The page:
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From:firestrike
Date:July 16th, 2007 03:34 am (UTC)
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Put it underground, you get better insulation numbers. Dungeons Fortified Underground Defense Installations are power-efficient homes.
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From:lysana
Date:July 16th, 2007 04:13 am (UTC)
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Yeah, but I need the pay raise AND the leisure time. Hmph.
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From:necama
Date:July 16th, 2007 06:55 pm (UTC)
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You're a grad student too, eh? :P
From:lhexa
Date:July 16th, 2007 07:03 am (UTC)
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I hope I'm not the only one who thought, "10% up and 9.09% down would make more sense... or 11.11% up and 10% down." :P
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From:baxil
Date:July 16th, 2007 07:16 pm (UTC)
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Touché. :) I should know better, I'm a mathematician by training ...

I can't edit polls that have already received votes, but mentally correct it accordingly.
From:axonfuel
Date:July 16th, 2007 07:11 am (UTC)
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3,000 square foot. Rationale: I don't want to live in a McNeighborhood of annoying rich people.
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From:baxil
Date:July 17th, 2007 08:30 am (UTC)
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That was a consideration for me, but I took a slightly different thought-tack: In a world where the average home was 2,000 square feet, 3K means you're going to live in the larger homes with the annoying rich. If Average McAverageson lives in 6K, then a 4K house means the rich people only drive through your neighborhood with all the windows closed.
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From:zon14
Date:July 16th, 2007 10:38 am (UTC)
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Believe it or not, I think I actually work enough hours AND get enough pay, so I chose the first option on that one.

Also chose the first option specifically BECAUSE it would give ME a smaller house, neighbors be damned. My current one weighs in at around 1800, and there's still more than enough space. What the hell would I DO with 4000 square feet anyway? Open up a bed and breakfast? You could fit the entire population of some rural towns in central america in one of those monstrosities and they'd think it was the lap of luxury.

I just hope it's not 3000 sq feet of McMansion put together with spit, glue, and tissue paper.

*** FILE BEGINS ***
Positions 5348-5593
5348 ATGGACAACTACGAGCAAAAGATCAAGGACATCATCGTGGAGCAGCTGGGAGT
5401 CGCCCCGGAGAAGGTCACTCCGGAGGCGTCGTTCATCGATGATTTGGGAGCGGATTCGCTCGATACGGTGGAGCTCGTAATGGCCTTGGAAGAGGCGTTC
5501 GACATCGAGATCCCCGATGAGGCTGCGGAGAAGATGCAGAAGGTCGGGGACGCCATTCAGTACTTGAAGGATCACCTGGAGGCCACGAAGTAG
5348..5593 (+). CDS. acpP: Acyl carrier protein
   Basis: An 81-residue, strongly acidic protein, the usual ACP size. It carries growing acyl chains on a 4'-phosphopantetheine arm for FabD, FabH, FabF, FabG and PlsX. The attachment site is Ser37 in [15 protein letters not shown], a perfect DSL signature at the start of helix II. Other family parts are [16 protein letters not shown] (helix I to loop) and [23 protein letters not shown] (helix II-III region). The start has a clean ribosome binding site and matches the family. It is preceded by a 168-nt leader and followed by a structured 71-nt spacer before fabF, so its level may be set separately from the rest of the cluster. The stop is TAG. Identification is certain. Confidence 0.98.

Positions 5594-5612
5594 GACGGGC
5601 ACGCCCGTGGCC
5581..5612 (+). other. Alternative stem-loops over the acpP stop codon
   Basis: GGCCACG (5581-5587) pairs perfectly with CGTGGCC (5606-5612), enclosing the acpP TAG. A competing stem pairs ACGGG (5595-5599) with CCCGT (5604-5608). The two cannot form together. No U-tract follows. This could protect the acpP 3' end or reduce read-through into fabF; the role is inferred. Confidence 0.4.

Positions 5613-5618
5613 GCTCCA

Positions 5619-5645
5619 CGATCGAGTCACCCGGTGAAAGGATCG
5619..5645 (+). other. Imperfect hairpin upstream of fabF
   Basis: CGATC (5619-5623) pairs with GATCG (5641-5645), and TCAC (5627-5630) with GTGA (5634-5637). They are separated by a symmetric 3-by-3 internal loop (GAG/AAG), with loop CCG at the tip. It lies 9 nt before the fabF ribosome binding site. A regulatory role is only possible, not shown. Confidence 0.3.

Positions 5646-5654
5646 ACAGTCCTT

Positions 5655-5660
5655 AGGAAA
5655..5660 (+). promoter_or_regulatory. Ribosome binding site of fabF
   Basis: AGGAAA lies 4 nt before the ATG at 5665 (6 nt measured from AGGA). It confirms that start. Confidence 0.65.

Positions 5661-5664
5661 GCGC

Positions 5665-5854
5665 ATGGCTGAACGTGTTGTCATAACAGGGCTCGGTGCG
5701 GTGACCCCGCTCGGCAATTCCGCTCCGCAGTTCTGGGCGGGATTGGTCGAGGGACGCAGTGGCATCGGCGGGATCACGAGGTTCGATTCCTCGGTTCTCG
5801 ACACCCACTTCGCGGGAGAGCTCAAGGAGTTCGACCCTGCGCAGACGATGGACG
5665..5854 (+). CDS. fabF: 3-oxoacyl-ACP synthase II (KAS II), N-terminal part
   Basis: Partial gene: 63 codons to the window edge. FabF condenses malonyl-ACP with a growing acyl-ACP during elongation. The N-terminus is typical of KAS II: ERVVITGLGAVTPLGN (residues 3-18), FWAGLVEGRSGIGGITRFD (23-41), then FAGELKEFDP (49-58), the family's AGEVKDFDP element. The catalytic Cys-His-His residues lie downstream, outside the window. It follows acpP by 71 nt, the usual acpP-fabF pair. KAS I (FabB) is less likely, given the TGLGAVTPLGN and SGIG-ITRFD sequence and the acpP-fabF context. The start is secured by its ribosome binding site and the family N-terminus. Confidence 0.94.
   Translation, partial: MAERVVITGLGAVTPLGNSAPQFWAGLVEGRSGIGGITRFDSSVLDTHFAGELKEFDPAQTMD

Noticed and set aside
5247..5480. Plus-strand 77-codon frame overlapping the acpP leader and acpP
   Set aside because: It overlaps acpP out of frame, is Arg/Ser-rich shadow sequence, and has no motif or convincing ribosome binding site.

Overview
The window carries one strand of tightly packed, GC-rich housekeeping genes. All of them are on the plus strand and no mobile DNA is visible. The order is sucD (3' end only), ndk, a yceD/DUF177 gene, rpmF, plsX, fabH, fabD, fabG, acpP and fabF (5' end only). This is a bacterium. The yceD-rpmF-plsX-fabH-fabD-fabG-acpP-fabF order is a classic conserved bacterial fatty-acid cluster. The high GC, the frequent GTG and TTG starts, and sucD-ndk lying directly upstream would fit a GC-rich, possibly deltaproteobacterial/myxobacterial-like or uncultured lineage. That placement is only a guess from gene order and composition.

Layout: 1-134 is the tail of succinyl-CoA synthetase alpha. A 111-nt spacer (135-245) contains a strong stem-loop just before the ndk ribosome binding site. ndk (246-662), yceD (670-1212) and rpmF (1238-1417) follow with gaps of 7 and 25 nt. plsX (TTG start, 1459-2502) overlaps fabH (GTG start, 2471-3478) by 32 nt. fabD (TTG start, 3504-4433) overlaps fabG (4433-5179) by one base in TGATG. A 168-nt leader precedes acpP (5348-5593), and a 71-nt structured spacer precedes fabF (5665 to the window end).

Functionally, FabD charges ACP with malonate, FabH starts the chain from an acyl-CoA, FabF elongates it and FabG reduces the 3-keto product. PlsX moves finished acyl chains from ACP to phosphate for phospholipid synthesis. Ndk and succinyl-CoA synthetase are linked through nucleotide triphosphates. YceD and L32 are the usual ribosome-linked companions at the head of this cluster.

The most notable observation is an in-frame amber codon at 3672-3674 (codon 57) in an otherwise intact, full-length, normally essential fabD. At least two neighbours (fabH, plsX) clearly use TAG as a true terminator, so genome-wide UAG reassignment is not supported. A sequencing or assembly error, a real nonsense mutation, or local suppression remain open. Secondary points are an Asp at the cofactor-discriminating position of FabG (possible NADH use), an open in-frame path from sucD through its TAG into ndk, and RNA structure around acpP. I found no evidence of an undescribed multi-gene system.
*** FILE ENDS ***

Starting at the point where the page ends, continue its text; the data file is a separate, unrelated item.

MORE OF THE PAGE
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From:necama
Date:July 16th, 2007 03:26 pm (UTC)
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Amen to that.

What "everybody else" has should in no way influence what I want.
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From:murderoflawyers
Date:July 16th, 2007 12:53 pm (UTC)
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Heh. Looks like I'm the only person who has commented (or will, at this point in time) about the second question who's also been influenced from watching It Takes a Thief...

I chose the second option because of the following rationale I've seen during the show:
the smaller the house appears => less room to store stuff => less likely to be targeted by thieves
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From:baxil
Date:July 17th, 2007 08:30 am (UTC)
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Good point.
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From:paka
Date:July 16th, 2007 05:40 pm (UTC)
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I have some thoughts about working part time - basically I'd prefer it if I could get away with it, but don't feel I can do that here - but they might become a post later.

I'd prefer a smaller place as something easier to heat or cool as appropriate and with less wasted space. I'm pretty much an apartment dweller anyway. The nature of housing as an investment means that Americans don't quite have as much choice over the space use in any place they buy, and I suppose that fits with the work part - a bigger yard is more maintenance than a bigger inside, so if you're working a lot you may as well have more internal space anyways.

"Sicko," though... mmm. In this socio-political environment I worry that anything Moore might say will be dismissed perfunctorily. I feel that he could say "holding doors open for old people and guys on crutches is a good idea," and it'd immediately inspire people to ridicule the idea, and of course, the man's weight.